Malheur County joins Gov. Kotek’s homelessness emergency declaration

MALHEUR COUNTY, Ore. — Malheur County has been added to the growing list of counties included in Oregon’s homelessness state of emergency, Oregon Gov. Tina Kotek announced Friday afternoon.

“Malheur County has an overwhelming rate of unsheltered homeless people who need a leg up through shelter and services,” Malheur County Judge Dan Joyce said in a news release. “I am grateful the governor has recognized this need and is answering our call for help in Eastern Oregon.”

After Oregon Housing and Community Services reviewed the county’s data, the department determined Malheur County meets the requirements for inclusion. Kotek approved the county’s request and sent a letter notifying county officials on March 13.

As of 2022, there were 141 people living on the streets of Malheur County, surpassing the state’s minimum requirement of 30 unsheltered households. The rate of people experiencing unsheltered homelessness in the county in 2022 was 83%, which exceeds the minimum threshold of 80% or more.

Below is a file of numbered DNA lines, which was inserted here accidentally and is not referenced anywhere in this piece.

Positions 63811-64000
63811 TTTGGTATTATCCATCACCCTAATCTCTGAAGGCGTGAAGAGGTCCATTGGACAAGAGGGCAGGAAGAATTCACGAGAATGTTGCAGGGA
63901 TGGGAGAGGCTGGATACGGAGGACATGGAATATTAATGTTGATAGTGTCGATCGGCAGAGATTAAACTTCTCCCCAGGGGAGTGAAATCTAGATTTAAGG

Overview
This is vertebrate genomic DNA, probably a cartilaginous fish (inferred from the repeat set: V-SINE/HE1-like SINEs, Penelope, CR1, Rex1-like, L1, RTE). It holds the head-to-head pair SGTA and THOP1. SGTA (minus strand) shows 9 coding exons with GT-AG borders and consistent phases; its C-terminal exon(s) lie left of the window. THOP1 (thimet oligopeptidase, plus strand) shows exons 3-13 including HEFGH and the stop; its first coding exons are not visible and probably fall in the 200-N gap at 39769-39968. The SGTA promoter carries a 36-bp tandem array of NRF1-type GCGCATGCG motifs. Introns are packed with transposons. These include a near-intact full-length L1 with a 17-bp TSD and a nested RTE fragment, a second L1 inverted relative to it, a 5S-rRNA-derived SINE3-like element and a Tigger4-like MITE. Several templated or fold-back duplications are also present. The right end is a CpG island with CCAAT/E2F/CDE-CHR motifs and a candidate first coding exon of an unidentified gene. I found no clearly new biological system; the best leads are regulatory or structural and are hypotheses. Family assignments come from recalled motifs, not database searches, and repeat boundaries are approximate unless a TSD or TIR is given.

The governor also added Clatsop County to the declaration in early March. Clatsop County has seen the highest rate of homelessness per capita in the entire state for the past eight years, but despite that, the county didn’t initially qualify.

Kotek declared a homelessness state of emergency in Oregon shortly after taking office but the declaration didn’t automatically extend to every part of the state. The state of emergency applies to areas where unsheltered homelessness has increased by 50% or more from 2017 to 2022. Counties can be included by submitting a formal request to the Office of Emergency Management. The governor then reviews those requests before deciding whether to approve them.

The declaration frees up more resources and allows for the creation of an “incident command structure” to help tackle the housing crisis.

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